amazing properties! He knew from his earlier work that source of the glow
could not be the cathode rays themselves, as they seemed unable to penetrate
the tube's glass wall and the cardboard. Rather, they were of unknown origin, so he called
He fussed for some time in his little lab.
He moved the screen away....it continued to glow. He turned the treated
side to the wall....it still glowed. He changed from a Crooke's tube to
a Lenard tube. He started to put various objects between the tube and
the paper and most materials appeared to actually be transparent: the
screen continued to glow. The rays coming from the end of the tube were
even capable of discharging electrified objects placed in their path.
But, when he inserted his hand in the beam...he saw his bones!
(The photograph is actually Rontgen wife's hand and her ring).
Roentgen Has Gone Crazy...
You can imagine how incredible this must have seemed.
Imagine standing in the dark in your basement realizing that you knew
something that nobody else had evern known...that it would likely raise
a ruckus. Because of this, he was careful. For weeks afterwards, he secretly
kept repeating the experiments, telling nobody but his wife. He told her
that he was doing something so strange that if people learned about it
they would say that "Rontgen has really gone
crazy." Finally, on January 1st, 1896 he sent numerous copies
of a report of his findings, with a picture of the bones of his hand,
to various labs around Europe. Then he waited.
One of those to receive his mailing was
Henri Poincare [1854-1912],
who hastened to transmit it the French Academie des Sciences
on January 20, 1896. Roentgen's paper was quickly reprinted in Nature,
Science and other journals within weeks. He received letters of
congratulations from around the world. Rutherford wrote about his boss
to his fiancee in late January, 1896, "The Professor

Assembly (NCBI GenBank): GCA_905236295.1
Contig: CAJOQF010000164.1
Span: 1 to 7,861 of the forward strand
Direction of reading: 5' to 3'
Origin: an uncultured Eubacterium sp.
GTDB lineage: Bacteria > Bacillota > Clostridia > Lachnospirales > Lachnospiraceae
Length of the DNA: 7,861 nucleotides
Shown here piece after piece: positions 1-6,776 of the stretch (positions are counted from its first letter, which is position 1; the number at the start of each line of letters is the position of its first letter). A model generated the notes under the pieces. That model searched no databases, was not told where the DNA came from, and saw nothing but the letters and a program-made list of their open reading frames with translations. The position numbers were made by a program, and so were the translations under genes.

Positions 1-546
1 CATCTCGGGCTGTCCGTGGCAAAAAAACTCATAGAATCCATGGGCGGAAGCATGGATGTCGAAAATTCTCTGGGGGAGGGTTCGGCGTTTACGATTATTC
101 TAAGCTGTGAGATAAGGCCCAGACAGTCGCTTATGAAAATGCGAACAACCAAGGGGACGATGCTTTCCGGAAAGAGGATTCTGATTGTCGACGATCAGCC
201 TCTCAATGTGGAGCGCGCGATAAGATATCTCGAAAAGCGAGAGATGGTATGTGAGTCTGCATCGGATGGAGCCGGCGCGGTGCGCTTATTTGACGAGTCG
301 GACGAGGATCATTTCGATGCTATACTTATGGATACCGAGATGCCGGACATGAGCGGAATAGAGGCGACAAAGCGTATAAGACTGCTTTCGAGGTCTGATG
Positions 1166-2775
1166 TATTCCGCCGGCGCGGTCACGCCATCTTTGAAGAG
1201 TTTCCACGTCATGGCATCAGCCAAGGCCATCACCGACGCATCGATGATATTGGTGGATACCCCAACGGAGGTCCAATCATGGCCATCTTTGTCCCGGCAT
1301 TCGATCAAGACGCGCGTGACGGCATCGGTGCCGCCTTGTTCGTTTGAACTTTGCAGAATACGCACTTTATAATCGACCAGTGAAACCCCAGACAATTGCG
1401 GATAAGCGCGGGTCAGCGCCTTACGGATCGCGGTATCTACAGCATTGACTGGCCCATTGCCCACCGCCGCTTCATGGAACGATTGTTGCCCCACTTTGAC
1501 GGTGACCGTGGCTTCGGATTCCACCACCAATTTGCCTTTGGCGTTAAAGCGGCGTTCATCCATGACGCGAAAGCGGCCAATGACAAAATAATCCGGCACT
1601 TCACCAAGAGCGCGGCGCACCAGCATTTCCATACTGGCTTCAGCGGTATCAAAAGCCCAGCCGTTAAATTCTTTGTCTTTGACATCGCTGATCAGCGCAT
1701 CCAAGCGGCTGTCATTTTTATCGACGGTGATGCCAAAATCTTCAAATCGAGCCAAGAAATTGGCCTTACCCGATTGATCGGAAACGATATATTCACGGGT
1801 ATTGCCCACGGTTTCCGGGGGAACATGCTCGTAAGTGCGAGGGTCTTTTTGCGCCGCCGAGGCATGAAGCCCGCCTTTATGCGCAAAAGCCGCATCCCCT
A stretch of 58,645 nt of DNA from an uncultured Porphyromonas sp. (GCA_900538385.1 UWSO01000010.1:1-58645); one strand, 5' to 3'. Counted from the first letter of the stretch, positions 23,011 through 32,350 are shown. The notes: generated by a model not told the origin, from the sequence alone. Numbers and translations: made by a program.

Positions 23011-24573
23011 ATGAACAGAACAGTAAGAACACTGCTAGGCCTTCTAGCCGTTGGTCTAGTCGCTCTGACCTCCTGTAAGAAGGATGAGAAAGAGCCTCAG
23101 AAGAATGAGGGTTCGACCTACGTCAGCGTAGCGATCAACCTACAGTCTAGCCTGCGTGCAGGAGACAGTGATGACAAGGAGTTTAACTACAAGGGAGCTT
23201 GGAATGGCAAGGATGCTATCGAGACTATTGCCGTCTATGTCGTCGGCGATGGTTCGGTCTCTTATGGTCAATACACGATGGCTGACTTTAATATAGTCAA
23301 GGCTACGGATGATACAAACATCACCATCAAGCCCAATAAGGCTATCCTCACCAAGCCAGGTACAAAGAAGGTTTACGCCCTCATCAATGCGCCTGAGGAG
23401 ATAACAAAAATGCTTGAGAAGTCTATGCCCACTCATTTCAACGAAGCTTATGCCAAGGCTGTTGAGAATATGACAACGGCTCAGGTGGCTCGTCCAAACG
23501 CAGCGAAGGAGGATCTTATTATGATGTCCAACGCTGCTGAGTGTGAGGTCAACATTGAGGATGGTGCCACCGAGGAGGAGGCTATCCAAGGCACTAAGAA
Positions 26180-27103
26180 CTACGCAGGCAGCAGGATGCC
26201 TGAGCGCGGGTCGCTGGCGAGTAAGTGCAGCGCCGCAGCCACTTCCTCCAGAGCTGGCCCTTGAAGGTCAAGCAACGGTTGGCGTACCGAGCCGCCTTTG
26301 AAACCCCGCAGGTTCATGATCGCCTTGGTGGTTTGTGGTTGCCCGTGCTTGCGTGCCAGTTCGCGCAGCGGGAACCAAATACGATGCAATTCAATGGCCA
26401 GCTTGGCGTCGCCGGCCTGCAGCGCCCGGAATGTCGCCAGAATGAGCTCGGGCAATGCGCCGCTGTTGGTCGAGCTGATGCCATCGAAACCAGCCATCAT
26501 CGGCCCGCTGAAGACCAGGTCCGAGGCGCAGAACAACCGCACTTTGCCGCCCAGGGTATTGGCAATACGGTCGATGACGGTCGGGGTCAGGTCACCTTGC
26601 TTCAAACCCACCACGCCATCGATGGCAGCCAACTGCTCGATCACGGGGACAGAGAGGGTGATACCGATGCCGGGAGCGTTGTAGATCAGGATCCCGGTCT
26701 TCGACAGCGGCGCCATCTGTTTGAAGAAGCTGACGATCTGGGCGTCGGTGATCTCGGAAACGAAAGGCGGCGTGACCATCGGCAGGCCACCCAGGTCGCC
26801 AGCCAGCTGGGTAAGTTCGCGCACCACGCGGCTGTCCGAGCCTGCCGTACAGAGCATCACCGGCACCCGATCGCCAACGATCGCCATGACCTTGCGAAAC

[J.J. Thomson] has been very busy lately over the new method of photography
discovered by Professor Roentgen...nearly every Professor in Europe is
now on the warpath."
The reaction, world-wide was proportional to
the magnitude of this discovery: five more observations were reported
in a week of the Paris announcement. Within three more weeks, X-rays were
used to set the broken arm of a young boy in Dartmouth, New Hampshire.
Within a year, a thousand papers were published on the phenomenon.
Roentgen only gave one talk on his discovery.
In late January of 1896, he addressed the Physical-Medical Society from
his home institution where he was received with tumultulous applause.
Inexplicably, Rontgen, himself, published only two more papers on the
subject, returning instead to his previous work. In 1900 he moved to Munich
where he became the director of the Institute for Experimental Physics
and then received the first Nobel Prize for Physics in 1901. Shy about
public speaking and the publicity that his work had generated, he literally
snuck out of Sweden to avoid having to give the Nobel Lecture. While Nobel
required a speech on the subject of the prize, the specific requirements
did not require that speech to be given at the ceremony, as it is traditionally
done now. Rather, Roentgen managed to substitute his single Physical-Medical
The rest of Roentgen's life was not a storybook
tale. He suffered terribly during WWI, as did many in the institutes around
Germany. He never allowed himself to profit financially from his discovery
and died in poverty during the post-war inflation at the age of 73.